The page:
Vehicles fitted with pneumatic or hydro-pneumatic suspension systems offer the advantage of a variable spring rate, which can be manipulated to improve the roll stiffness of the vehicle. A number of systems have been proposed to improve the roll stiffness of vehicles by manipulating the pneumatic spring rate, all of which involve the cross linking of the spring elements on a given axle coupled with some means of oil transfer between them and/or external reservoirs of some description. See for example DE 4004204. Such systems again serve to detract from the independence of an independent suspension system, compromising on ride quality.
Japanese Patent Application Publication No. 62-286817 discloses a hydro-pneumatic suspension strut with a piston dividing a cylinder into a top chamber and a bottom chamber. Each chamber is connected through a damper with a separate accumulator. An external oil pump or accumulator connects to each chamber through in/out ports. This allows chamber pressure to be adjusted for attitude control. A normally closed shut valve connects between the chambers which, when opened, allows body height adjustment.
It is an object of the present invention to provide a vehicle suspension spring system that goes at least some way toward overcoming the above-mentioned problems and/or which will provide the public with a useful choice.
It is acknowledged that the term ‘comprise’ may, under varying jurisdictions be provided with either an exclusive or inclusive meaning. For the purpose of this specification, and unless otherwise noted explicitly, the term comprise shall have an inclusive meaning—i.e. that it may be taken to mean an inclusion of not only the listed components it directly references, but also other non-specified components. Accordingly, the term ‘comprise’ is to be attributed with as broad an interpretation as possible within any given jurisdiction and this rationale should also be used when the terms ‘comprised’ and/or ‘comprising’ are used.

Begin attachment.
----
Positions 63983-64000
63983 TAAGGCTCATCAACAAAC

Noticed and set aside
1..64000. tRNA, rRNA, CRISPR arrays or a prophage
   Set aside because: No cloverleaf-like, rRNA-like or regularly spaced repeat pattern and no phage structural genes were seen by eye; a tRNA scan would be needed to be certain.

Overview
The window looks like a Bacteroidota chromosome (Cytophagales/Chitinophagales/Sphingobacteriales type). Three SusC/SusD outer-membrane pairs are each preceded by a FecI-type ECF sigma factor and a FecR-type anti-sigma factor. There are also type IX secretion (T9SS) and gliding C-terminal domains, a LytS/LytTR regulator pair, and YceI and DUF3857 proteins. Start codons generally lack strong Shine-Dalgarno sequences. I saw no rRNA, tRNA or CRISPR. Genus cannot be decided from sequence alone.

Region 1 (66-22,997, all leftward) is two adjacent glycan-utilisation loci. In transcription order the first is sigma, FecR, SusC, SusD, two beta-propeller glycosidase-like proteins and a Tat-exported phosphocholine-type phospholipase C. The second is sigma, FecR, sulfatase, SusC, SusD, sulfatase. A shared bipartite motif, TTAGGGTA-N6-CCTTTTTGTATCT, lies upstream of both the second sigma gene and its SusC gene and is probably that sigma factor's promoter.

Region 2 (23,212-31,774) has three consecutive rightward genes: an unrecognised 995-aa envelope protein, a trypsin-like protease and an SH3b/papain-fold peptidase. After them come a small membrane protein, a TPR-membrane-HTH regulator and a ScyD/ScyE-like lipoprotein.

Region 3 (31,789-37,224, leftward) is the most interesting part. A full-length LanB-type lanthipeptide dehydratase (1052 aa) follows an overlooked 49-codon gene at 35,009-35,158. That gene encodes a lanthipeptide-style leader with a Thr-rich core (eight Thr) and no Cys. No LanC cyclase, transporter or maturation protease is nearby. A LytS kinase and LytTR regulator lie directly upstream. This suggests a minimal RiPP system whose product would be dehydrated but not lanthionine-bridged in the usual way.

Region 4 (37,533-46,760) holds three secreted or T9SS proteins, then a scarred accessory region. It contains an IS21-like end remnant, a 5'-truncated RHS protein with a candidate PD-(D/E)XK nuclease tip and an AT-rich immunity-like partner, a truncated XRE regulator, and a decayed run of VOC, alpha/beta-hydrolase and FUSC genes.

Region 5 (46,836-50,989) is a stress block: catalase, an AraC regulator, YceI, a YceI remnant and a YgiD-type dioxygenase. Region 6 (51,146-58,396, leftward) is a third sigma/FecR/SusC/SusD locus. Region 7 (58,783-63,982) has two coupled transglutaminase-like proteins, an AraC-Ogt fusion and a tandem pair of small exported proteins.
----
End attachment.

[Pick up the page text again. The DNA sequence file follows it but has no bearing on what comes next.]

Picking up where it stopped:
Further aspects of the present invention will become apparent from the ensuing description which is given by way of example only.
The present invention provides a vehicle suspension spring system which manipulates the spring rate of each individual hydro-pneumatic suspension spring system on a vehicle without the need for cross-linking and/or external oil reservoirs and the associated pumps.
According to the invention there is provided a vehicle suspension system in which each wheel station of the vehicle has a hydro-pneumatic spring system having an independently variable spring rate.
In a particularly preferred embodiment of the invention means is provided for sensing vehicle roll and for controlling spring stiffness at each wheel station in response to sensed vehicle roll.
In one embodiment there is provided a vehicle suspension spring system for a vehicle wheel station, including:
In another embodiment the sensing means includes one or more sensors for detecting lateral acceleration of the vehicle.
In another embodiment the sensing means includes means for sensing a vehicle's speed and steer angle, the controller having means for inferring vehicle lateral acceleration from said sensed speed and steer angle, the controller being operable to regulate operation of the isolating valve in response to the sensed vehicle speed and steer angle.
In a further embodiment the sensing means comprises one or more accelerometers or angular rate sensors on the vehicle connected to the controller which is operable to determine vehicle lateral acceleration from the sensor input to the controller.
In another embodiment the sensing means includes one or more sensors for detecting longitudinal acceleration of the vehicle.